Creating a vision through collaboration
Two communities, the Illinois Valley and the Siuslaw region, develop consensus about the future they want to see
Almost 20 years ago, community leaders in the Illinois Valley embarked on a process they hope will never end. It’s the process of community visioning, or developing consensus among residents about the future they want to see, and then deciding what is necessary to carry it out.
It all started in 1994, when the Illinois Valley Community Response Team identified objectives for their region in a variety of areas, including economic development, public facilities and education. Today, the Illinois Valley Community Development Organization builds on that original vision through IVCanDO, while periodically involving the community in identifying new priorities and projects. The latest iteration, the IV 20/20 Community Vision and Strategic Plan, is the product of collaboration by hundreds of Illinois Valley residents over a six-month period in 2016.
Long-term, comprehensive and inclusive community visioning and planning is seen as best practice in the field of community building. It unites all the smaller efforts, synthesizes them into a coherent, compelling and comprehensive whole and builds in processes for successful implementation. It is a process that has been done well in many rural towns in the Pacific Northwest.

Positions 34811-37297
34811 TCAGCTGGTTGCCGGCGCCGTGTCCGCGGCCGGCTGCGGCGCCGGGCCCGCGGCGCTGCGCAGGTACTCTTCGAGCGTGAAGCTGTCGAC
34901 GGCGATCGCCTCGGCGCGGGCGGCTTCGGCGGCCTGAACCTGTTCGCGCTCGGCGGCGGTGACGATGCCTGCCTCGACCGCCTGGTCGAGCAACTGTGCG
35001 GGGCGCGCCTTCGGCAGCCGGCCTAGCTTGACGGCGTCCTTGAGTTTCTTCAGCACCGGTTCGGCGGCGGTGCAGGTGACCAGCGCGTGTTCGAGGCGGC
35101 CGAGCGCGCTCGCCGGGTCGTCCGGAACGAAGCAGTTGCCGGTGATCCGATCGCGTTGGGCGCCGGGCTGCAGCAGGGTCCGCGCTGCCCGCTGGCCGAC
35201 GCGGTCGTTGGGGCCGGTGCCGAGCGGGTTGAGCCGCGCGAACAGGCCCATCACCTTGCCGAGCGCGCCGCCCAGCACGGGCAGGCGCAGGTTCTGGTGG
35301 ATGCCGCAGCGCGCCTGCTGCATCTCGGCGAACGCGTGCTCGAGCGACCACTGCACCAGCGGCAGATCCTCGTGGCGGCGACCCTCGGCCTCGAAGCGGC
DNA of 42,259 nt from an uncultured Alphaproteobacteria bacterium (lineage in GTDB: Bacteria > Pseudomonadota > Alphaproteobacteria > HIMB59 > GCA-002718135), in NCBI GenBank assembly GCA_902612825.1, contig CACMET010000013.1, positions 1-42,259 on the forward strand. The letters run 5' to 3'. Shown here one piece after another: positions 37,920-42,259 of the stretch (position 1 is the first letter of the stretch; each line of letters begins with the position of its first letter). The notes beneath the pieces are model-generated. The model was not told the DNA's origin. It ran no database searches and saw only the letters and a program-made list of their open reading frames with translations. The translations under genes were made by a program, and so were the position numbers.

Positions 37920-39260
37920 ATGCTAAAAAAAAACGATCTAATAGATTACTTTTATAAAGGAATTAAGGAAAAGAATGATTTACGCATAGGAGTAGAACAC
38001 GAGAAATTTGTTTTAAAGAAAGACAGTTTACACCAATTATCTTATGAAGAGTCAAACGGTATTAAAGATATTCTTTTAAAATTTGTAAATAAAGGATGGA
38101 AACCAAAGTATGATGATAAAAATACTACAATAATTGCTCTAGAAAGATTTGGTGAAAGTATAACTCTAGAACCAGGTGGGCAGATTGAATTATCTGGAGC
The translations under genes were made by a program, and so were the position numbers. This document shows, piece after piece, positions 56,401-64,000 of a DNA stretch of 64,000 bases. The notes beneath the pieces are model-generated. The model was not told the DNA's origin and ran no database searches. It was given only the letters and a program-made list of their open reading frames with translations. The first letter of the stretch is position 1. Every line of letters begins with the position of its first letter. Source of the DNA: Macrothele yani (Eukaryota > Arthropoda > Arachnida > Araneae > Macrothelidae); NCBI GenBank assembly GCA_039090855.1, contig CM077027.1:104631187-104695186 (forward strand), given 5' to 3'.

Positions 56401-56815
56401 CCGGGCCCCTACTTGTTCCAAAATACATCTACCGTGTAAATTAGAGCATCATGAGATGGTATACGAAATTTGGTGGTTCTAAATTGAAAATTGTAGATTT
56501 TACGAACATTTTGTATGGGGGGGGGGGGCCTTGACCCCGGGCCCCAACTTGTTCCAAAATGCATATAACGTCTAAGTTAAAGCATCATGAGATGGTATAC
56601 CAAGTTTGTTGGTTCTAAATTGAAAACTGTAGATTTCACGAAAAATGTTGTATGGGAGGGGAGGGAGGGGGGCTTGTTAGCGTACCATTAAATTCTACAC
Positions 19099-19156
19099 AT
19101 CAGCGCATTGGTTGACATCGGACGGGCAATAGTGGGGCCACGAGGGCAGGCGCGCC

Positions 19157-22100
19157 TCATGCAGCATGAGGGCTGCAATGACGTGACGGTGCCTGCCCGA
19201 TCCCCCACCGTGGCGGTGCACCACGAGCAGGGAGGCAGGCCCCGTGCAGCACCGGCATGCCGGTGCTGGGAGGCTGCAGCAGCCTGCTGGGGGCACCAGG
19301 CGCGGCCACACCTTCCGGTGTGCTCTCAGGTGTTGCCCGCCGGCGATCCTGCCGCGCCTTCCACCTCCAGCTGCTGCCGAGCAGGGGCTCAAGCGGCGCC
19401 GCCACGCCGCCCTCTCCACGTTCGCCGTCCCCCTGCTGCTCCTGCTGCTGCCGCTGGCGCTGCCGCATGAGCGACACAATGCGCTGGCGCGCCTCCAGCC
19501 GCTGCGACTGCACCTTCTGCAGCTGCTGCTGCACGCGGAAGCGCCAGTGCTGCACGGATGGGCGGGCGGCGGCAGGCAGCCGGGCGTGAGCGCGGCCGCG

We asked community leaders who are deeply involved in the process to share some lessons they have learned.
Take your time
Visioning doesn’t happen overnight. Some communities, like those in the Illinois Valley, have been at it for decades. Other organizations, such as Siuslaw Pathways, count their efforts in years.
Action in the Siuslaw area of Oregon began in 2014, after a Ford Institute Alumni Celebration was held in Florence. “There were many, many enthusiastic people there trying to figure out where to go, since it seemed like no one was pulling in the same direction,” says Mike Webb, who has been involved in the process since that meeting.
In April of 2014, a volunteer group began reaching out to residents through a regionwide survey, focus groups, community forums and ongoing meetings, all designed to help develop a vision of the Siuslaw region in 2025.
After almost two years of collaboration, a strategic plan was developed that includes 15 distinct concentrations, such as establishing a Siuslaw region parks and recreation district, supporting local workforce, developing safe and affordable housing options, and promoting and supporting public art.
Now, those dreams are becoming a reality, thanks to a core volunteer team known as “vision keepers.” They are guided by an advisory team that serves as a champion on the path to realizing this vision.
Build a foundation